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<em>Paraliterary: The Making of Bad Readers In Postwar America</em>. By Merve Emre. Chicago, 2017. 304p. PB, $27.50.</p>

A Literature Worth Loathing

In his newly translated book, The Hatred of Literature, critic William Marx argues that celebrated minds like Heraclitus and Rousseau became utter lightweights when reading literature. Their insults, like all insults against the art form, were largely unoriginal and wouldn’t change much. “Real innovation is rare in anti-literature,” Marx writes. Presumably, this is why Marx was able to structure his investigation by four categories that sweep across Western history. These are the great “trials” of literature: authority; truth; morality; society. Hatred reads like an overblown victimology of literature in that its assailants have never presented a lethal threat. Belied, banned, or burned, stories and poems find a way of transcending their plight. For Marx, the true annihilator of literature is simply “indifference.” Against the coming wave of mass indifference, we can do nothing but join him in a helpless prayer: “May the gods prevent that day from ever arriving.”

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<i>Risk</i>Directed by Laura Poitras Neon, 2017 86 minutes.

The Journalist and the Masturbator

Autumn stalled, the heat lingered, and an interim season began. In lieu of leaves, the sky rained with tales of sexual predation. More curiously, the world took notice: On the ground there occurred a clamor for stories of harassment and assault, which were gathered with an altogether new sense of industry, indignation, and consequence. A bonfire subsisted on the shredded reputations of high-profile men; communal nests of solace and of recourse were fashioned from the feathered remnants of their careers.

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<i>The Book Of Joan: A Novel</i><br>by Lidia Yuknavitch<br>288 pp. HB<br />HaperCollins, 2017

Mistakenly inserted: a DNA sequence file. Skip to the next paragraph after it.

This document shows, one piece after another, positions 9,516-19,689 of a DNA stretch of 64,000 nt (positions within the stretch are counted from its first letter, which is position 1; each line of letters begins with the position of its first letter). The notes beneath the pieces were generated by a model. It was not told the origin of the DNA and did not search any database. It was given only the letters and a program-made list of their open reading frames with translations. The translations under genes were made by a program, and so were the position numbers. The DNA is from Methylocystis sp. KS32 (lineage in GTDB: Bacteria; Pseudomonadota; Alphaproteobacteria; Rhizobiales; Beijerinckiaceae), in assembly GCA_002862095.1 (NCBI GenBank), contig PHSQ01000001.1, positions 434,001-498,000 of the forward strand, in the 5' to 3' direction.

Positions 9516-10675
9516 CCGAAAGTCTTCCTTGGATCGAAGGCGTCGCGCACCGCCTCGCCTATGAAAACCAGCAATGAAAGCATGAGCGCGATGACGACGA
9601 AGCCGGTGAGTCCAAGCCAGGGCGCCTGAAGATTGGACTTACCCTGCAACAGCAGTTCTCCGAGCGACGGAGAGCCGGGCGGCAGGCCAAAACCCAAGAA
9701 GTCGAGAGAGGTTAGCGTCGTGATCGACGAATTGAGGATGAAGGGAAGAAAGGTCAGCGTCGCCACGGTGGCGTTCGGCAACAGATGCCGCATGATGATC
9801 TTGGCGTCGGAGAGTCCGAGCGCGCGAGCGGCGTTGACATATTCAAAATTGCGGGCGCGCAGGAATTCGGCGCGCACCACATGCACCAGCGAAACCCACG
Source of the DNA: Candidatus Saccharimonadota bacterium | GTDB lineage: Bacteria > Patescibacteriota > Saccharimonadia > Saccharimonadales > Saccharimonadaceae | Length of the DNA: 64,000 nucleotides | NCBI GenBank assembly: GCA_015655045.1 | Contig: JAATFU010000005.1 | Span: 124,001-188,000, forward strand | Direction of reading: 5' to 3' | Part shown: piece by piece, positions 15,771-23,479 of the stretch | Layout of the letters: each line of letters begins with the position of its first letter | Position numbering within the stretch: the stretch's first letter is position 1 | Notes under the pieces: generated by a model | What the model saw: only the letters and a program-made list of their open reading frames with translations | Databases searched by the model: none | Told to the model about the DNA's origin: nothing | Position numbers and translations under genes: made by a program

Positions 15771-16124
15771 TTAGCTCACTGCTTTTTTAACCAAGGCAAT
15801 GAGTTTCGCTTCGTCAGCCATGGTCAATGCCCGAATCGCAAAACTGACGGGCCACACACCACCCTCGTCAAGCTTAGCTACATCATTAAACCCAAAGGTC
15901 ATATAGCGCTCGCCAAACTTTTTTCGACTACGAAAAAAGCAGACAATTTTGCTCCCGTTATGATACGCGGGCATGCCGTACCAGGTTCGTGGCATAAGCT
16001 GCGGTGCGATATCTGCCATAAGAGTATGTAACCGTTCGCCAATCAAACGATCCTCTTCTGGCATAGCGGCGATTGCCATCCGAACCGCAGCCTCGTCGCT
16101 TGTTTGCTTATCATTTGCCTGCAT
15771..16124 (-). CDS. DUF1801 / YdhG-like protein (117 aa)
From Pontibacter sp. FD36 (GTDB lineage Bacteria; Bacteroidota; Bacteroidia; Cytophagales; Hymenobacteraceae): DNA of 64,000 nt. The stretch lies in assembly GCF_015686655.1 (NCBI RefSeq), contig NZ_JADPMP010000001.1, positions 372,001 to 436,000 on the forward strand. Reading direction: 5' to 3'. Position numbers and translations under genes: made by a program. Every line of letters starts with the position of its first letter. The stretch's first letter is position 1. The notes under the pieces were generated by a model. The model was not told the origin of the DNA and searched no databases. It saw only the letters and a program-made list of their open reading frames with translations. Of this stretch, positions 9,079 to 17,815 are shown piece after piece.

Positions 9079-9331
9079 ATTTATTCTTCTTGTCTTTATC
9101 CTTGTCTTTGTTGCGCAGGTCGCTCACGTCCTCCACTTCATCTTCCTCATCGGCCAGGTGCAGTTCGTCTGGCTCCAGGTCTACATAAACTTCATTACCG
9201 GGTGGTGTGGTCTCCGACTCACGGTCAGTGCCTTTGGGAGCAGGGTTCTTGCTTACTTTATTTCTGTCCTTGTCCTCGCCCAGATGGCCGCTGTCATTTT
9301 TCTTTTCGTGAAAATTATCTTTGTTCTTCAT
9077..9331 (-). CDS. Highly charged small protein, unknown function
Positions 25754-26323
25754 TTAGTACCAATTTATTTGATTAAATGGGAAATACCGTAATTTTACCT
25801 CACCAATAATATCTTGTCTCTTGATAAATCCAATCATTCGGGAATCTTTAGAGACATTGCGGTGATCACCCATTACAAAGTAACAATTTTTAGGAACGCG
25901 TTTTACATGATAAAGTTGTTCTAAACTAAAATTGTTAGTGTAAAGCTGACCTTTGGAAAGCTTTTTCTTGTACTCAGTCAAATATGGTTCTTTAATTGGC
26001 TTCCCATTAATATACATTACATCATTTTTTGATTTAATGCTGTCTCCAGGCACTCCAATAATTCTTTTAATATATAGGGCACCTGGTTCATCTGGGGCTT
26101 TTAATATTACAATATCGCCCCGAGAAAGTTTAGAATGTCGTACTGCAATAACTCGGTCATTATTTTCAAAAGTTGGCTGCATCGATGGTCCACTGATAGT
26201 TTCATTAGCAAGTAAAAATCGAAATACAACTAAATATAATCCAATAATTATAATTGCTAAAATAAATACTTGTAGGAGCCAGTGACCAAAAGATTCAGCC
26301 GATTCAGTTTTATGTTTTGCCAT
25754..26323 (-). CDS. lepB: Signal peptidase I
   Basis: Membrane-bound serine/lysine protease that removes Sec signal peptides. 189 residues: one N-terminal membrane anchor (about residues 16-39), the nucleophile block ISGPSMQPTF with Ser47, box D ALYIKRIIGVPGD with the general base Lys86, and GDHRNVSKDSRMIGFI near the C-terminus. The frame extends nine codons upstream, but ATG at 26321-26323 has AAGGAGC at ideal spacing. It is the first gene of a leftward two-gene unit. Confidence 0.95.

December 20, 2017

“Cli-Fi,” the latest portmanteau construction with which critics try to corral runaway culture (“postmodern,” e.g.), first turned up in a 2007 tweet. The coinage puts together fiction and climate, implying “climate change,” and it rhymes closely with “sci-fi.” Science fiction, after all, provides earmarks for any narrative that draws on threats like global warming. Such a story must peek into the future and raise questions of humanity’s purpose, its place in the biosphere. Thus a winner of science fiction’s Hugo and Nebula, Paolo Bacigalupi, is the first of the cli-fi authors named in a 2015 Atlantic article. Others mentioned, however, include Margaret Atwood, whose novels are sometimes speculative, sometimes straightforward—and in The Blind Assassin, both at once. The flag-bearer for the movement may be Jeff VanderMeer, whose Southern Reach Trilogy enjoyed success all over the planet while imagining a planet stripped of technology. VanderMeer wrote the ars poetica for cli-fi, “The Slow Apocalypse and Fiction,” a 2015 piece which worried that, when it comes to the endangered ecosystem, “fiction is languishing behind other disciplines.”

VQR Online

Making Sausages: Images of Governance

March 14, 2014

During recent snowbound days, I indulged in a bout of binging the second season of House of Cards, the celebrated political drama starring Kevin Spacey, Robin Wright, and a brilliantly cast supporting ensemble. Actually, I did the same binge with the [...]

A Gun and a Girl: The Case for Hard Case Crime

October 4, 2013

Any scan of the bestseller lists shows a national book culture awash in pulp. But all those hungry zombies, vengeful angels, vampire lovers, scrappy postapocalyptic teens, and fairy princess-warriors with wicked blades and toned physiques bear litt [...]

An Open Letter to Jonathan Franzen

September 20, 2013

  Jonathan Franzen at the 2011 Time 100 gala / by David Shankbone   Hi, Jonathan, I read your essay in the Guardian, and, I have to say, I’m worried about your professional legacy. I agree with some of what you had to say, disagre [...]